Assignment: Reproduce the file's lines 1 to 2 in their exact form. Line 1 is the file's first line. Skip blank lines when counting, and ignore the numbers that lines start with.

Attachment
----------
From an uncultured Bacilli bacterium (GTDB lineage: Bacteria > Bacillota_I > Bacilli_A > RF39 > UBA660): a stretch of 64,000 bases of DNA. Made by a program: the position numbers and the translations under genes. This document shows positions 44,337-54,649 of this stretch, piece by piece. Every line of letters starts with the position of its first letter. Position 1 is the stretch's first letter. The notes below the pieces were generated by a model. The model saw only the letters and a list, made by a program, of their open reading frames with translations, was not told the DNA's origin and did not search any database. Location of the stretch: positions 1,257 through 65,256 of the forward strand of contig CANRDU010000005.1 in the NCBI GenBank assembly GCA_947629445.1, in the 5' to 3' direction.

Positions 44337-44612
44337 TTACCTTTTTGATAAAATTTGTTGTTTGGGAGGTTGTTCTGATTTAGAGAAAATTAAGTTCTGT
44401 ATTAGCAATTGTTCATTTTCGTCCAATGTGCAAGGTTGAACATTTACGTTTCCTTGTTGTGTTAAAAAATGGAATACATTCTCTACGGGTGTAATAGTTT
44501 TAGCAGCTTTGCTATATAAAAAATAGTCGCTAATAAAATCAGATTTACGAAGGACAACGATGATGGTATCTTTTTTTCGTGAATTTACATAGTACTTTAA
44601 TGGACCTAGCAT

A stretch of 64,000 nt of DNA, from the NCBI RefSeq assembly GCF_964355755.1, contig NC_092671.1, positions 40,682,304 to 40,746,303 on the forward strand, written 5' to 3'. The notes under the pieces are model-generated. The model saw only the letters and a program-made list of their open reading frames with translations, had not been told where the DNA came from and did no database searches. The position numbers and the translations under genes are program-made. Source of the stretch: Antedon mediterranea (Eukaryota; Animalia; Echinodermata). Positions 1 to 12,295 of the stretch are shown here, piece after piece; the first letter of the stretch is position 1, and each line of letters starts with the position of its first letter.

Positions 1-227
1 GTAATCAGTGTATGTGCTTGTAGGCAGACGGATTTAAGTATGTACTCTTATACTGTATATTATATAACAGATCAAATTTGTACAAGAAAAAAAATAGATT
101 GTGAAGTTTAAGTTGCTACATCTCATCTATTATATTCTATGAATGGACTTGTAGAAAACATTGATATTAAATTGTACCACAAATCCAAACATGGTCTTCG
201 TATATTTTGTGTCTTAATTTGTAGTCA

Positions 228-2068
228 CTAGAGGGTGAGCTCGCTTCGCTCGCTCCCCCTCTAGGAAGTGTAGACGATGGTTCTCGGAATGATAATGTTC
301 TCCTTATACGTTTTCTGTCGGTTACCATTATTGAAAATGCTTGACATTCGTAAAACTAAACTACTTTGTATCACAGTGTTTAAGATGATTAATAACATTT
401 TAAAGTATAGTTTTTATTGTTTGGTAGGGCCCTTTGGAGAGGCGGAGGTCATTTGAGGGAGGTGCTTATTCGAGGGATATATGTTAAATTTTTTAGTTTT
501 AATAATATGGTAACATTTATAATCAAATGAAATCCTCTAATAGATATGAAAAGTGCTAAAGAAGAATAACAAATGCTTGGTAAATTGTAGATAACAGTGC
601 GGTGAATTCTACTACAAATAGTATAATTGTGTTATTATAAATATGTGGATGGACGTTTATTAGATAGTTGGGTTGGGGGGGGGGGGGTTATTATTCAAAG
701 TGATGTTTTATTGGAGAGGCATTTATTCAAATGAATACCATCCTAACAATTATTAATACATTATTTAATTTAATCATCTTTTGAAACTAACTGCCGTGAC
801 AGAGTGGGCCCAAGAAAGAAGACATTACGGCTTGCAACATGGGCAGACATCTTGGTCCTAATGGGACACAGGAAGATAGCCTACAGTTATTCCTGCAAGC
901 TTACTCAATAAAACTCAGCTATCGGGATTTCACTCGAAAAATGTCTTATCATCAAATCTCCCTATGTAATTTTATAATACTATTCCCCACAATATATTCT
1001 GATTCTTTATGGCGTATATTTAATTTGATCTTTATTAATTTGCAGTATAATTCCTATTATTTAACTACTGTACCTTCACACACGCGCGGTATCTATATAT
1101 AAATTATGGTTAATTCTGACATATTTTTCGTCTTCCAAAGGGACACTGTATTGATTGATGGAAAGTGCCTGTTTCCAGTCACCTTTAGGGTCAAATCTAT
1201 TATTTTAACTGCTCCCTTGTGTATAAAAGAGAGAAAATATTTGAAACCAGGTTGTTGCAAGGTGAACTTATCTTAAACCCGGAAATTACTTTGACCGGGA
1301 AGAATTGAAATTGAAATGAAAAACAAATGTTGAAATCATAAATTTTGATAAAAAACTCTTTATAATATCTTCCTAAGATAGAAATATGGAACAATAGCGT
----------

From an uncultured Bacilli bacterium (GTDB lineage: Bacteria > Bacillota_I > Bacilli_A > RF39 > UBA660): a stretch of 64,000 bases of DNA. Made by a program: the position numbers and the translations under genes. This document shows positions 44,337-54,649 of this stretch, piece by piece. Every line of letters starts with the position of its first letter. Position 1 is the stretch's first letter. The notes below the pieces were generated by a model. The model saw only the letters and a list, made by a program, of their open reading frames with translations, was not told the DNA's origin and did not search any database. Location of the stretch: positions 1,257 through 65,256 of the forward strand of contig CANRDU010000005.1 in the NCBI GenBank assembly GCA_947629445.1, in the 5' to 3' direction.

Positions 44337-44612